Cambrian College expands skills training and applied research program as Ontario’s government expands funding


Ontario Construction News staff writer

Ross Romano, Ontario’s minister of training, colleges, and universities, was at Cambrian College in Sudbury on July 15, to announce an expansion of the province’s Pre-Apprenticeship Training Program.

The funding is being increased to $18.3 million, up $5 million from last year, which will allow colleges and other community organizations to offer 84 programs across the province, to benefit over 1,600 participants.

Cambrian College will offer two projects: a 45-week welder program for indigenous women, and a 26-week general carpentry, electrician, and refrigeration and air conditioning mechanic trades introduction for participants from First Nations communities on Manitoulin Island.

Both of Cambrian’s programs will offer work placements which will help fill worker demand in Sudbury.

“By expanding funding this year for pre-apprenticeship training programs, we are helping more people get a successful start on the path to apprenticeship. These programs are designed to help people interested in apprenticeships to bridge the gap between the skills they have and the skills employers need,” Romano said.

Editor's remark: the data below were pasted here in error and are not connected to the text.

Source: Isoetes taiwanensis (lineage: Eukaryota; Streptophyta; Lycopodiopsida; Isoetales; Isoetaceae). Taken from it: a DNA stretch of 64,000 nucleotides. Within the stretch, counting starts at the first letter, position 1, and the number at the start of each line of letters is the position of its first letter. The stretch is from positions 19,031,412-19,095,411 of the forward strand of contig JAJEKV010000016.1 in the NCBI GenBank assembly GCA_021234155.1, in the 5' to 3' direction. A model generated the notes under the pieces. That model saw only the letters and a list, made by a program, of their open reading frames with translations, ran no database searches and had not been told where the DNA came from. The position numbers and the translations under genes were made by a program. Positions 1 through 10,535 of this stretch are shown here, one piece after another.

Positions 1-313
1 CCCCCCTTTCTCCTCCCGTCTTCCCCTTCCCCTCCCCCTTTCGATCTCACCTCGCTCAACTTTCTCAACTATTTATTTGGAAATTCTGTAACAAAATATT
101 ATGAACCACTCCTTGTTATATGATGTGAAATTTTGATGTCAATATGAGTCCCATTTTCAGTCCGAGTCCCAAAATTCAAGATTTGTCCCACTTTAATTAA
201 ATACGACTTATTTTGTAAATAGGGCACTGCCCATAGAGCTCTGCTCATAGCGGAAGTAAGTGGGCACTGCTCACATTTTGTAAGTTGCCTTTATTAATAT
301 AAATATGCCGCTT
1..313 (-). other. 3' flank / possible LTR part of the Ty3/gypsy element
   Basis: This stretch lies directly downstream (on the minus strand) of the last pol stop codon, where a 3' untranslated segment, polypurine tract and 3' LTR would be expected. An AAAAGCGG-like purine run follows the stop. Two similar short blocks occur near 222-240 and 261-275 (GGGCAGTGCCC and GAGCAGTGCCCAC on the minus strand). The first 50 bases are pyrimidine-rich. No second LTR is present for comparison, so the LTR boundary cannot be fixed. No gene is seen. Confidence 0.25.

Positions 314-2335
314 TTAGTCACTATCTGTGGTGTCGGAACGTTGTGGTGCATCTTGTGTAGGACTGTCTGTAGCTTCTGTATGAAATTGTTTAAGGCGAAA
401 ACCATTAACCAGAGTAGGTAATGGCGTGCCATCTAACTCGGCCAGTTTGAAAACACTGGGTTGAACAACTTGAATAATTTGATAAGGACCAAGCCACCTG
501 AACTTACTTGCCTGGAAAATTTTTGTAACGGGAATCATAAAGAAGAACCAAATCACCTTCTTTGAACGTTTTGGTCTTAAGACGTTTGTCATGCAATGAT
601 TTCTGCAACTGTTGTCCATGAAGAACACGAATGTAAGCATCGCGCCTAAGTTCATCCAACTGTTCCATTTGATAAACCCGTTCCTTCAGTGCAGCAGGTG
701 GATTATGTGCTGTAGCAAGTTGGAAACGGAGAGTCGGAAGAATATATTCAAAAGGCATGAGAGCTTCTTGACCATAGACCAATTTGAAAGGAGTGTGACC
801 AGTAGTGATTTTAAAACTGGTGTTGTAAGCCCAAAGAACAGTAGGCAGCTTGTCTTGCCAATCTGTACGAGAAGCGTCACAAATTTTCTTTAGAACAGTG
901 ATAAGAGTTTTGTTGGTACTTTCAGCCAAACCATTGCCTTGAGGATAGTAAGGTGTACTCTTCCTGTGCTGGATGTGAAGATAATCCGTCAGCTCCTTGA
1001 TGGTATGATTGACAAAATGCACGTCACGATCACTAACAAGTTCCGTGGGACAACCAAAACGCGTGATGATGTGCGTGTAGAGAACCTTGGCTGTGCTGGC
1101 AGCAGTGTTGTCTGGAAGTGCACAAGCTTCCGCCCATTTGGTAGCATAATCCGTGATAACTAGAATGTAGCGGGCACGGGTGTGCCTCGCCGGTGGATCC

Romano also announced that Cambrian College is receiving more than $1.9 million for its applied research department through the Northern Ontario Heritage Fund Corporation. This funding will help the college’s Tools and Tech for Innovation initiative, by growing its space and outfitting it with specialized equipment. The expansion will provide five new full-time technician positions, and 12 new part-time research positions.

The Northern Ontario Heritage Fund Corporation has an annual budget of $100 million to invest in economic development projects across the North.

“The funding announced today ensures our students involved in applied research get to work with the latest technologies and industry leading companies, giving them a leg up on the competition when they graduate and enter the job market. It also allows us to support the training of more women and Indigenous learners for rewarding, well-paying careers in the skilled trades,” said Cambrian College president Bill Best.


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